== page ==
In the United States, as in most other developed economies, labor costs are fairly high. Therefore, many companies with facilities in the U.S. find it advantageous to move their factories to countries such as China and India, where labor costs, as well as some raw materials, are significantly cheaper. While such a move can reduce costs, it carries significant drawbacks as well, which must be carefully considered.
When you bring in something form abroad to sell in the local market, you are exposed to currency rate fluctuations. Whether you manufacture the item you import in your own facilities or purchase it from a supplier in the foreign nation makes no difference with regards to currency risk. Say you have a facility in Turkey that makes leather jackets. The jackets cost you 120 Turkish liras to make. When 2 liras equal 1 U.S. dollar, the item costs $60. If the lira appreciates so that 1.5 liras equal a dollar, the same item will cost you $80. Manufacturing in the same country where the goods will be sold completely eliminates currency risk.
As more companies move their facilities to a particular country, the local labor market in that country takes notice and wages begin to climb. With more employers to choose from, workers begin to seek alternative jobs and employers are forced to offer higher wages to retain talent. Other critical items, such as the land where you can build factories and even utilities, become more valuable as demand for them rises dramatically. This inevitably results in higher costs for these items, which can negate much of the cost advantage offered by the foreign location.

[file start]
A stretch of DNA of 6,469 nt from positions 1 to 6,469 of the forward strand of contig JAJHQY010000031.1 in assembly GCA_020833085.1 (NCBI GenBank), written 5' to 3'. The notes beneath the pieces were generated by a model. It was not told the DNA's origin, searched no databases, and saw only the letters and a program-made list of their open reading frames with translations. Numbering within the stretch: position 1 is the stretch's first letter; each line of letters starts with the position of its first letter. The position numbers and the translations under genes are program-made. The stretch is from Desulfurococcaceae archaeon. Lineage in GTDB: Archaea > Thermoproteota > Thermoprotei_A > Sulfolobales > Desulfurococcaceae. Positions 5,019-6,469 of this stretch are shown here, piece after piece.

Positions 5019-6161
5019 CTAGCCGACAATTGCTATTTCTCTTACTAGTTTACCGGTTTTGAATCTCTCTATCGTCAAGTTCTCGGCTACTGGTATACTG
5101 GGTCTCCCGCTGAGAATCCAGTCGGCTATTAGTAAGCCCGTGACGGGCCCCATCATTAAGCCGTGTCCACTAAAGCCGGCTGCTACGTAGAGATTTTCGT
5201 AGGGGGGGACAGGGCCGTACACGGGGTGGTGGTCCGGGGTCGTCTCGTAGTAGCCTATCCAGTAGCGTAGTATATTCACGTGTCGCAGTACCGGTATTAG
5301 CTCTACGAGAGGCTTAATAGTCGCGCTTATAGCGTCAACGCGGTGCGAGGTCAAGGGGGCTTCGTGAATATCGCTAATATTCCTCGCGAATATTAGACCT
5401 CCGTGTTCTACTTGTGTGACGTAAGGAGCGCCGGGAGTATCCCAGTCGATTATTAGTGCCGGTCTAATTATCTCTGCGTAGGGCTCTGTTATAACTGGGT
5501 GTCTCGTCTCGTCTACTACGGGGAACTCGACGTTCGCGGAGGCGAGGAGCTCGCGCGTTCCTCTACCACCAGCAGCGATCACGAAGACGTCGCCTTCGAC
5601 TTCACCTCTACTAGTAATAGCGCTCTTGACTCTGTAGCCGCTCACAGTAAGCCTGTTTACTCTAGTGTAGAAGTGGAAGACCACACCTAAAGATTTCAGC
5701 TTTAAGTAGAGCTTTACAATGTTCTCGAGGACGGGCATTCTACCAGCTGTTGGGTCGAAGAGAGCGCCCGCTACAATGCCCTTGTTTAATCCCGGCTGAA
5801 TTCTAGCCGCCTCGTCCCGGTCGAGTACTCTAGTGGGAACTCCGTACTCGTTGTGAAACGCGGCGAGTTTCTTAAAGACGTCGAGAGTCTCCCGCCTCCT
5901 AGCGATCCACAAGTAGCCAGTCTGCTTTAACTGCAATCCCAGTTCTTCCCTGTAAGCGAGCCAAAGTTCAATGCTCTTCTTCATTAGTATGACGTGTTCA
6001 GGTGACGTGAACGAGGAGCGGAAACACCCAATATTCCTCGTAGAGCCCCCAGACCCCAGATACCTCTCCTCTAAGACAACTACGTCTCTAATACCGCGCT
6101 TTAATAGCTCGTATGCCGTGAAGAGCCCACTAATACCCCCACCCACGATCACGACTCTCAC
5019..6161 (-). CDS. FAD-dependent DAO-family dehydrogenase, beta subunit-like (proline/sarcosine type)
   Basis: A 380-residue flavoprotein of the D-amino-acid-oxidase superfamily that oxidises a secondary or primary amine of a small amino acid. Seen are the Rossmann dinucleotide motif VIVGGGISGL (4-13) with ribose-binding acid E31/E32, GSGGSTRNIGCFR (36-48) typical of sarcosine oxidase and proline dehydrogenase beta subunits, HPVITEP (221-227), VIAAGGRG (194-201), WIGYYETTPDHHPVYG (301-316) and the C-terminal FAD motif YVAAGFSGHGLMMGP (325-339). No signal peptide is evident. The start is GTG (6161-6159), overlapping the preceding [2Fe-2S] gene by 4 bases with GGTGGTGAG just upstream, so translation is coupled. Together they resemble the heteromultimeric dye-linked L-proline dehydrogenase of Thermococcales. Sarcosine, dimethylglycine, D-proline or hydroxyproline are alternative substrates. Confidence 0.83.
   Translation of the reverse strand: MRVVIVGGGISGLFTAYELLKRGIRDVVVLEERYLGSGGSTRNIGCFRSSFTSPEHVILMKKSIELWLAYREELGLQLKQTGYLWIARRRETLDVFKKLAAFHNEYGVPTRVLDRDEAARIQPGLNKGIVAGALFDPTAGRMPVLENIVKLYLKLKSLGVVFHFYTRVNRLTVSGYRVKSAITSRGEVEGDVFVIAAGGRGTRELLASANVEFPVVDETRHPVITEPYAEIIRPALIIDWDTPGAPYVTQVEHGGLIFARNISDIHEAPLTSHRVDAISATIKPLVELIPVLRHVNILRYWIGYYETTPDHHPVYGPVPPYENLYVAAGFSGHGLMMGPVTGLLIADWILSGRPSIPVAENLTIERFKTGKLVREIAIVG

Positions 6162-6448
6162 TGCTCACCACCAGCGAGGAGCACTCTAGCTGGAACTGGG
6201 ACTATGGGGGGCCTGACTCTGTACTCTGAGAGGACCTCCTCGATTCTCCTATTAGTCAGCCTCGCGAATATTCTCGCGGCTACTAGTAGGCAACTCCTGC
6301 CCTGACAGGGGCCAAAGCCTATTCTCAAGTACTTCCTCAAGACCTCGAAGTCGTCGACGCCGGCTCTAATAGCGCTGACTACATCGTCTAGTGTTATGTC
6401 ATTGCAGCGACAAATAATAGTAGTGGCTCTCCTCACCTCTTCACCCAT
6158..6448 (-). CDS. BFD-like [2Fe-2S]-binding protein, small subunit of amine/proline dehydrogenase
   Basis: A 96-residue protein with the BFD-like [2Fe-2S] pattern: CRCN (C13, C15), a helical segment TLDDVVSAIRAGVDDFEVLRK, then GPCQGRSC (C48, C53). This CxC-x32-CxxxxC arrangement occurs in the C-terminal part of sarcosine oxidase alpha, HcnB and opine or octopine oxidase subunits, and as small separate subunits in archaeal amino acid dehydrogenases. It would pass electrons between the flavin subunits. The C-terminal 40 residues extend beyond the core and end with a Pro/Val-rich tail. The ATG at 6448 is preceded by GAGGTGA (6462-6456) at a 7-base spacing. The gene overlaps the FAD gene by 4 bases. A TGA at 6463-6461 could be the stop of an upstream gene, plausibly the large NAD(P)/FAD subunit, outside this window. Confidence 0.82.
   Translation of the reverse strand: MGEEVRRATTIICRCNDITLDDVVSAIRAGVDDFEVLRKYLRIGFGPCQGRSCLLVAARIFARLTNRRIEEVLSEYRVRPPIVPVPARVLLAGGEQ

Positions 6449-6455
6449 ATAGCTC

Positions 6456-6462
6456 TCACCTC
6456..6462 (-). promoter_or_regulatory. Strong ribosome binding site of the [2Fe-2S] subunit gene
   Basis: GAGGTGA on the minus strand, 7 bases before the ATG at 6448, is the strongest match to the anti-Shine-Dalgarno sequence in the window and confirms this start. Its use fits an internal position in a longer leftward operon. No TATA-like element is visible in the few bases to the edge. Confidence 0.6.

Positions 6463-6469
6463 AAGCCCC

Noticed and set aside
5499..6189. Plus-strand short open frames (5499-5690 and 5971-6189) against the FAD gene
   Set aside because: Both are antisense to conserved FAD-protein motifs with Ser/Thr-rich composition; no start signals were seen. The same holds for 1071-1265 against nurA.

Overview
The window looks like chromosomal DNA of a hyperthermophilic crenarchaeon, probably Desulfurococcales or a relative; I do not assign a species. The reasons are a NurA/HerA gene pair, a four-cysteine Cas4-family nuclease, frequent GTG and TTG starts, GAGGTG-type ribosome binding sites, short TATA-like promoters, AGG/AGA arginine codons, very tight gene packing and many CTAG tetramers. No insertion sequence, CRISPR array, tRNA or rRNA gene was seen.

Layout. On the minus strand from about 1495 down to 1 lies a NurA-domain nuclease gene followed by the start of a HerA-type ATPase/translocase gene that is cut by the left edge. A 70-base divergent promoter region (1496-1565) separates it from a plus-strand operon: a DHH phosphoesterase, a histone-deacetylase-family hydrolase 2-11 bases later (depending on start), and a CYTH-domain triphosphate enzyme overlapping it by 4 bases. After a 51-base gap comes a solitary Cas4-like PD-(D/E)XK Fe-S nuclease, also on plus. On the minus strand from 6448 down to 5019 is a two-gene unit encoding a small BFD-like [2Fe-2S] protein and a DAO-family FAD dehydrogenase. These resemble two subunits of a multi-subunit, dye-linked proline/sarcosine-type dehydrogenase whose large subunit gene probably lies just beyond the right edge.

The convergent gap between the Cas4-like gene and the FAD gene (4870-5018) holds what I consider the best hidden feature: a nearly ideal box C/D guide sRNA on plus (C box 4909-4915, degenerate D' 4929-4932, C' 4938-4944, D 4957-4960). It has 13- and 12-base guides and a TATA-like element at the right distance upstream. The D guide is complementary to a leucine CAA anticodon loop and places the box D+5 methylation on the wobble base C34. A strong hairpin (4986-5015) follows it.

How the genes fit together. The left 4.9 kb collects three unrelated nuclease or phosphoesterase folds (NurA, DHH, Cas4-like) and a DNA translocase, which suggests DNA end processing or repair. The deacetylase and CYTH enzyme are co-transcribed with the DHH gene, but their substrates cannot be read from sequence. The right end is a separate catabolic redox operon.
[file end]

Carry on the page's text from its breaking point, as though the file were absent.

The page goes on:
Despite dramatic advances in information and transportation technology, a factory located thousands of miles away still poses huge logistical challenges. First, bringing in products by ship from across the Atlantic or Pacific takes several weeks. As a result, urgent, unforeseen orders cannot be filled as quickly as would be possible if the manufacturing facility was only a few hundred miles away. Quality problems are also harder to solve, since it takes much longer to send executives to survey the plant or gather product samples to analyze in your labs.
Many developing countries have fairly unstable or volatile political landscapes that can change quickly. When a new government takes over, it might make it harder to do business in that country. This can range from imposing new regulations on businesses or raising utility prices or taxes to nationalizing production facilities. In many cases it is difficult, if not impossible, to predict how a new government will act, which makes it hard for companies to take countermeasures. In fact, even political developments in unrelated corners of the world can impact costs. For example, a sudden crisis in the Middle East that results in higher oil costs might inflate the shipping costs of moving products from India to the United States.
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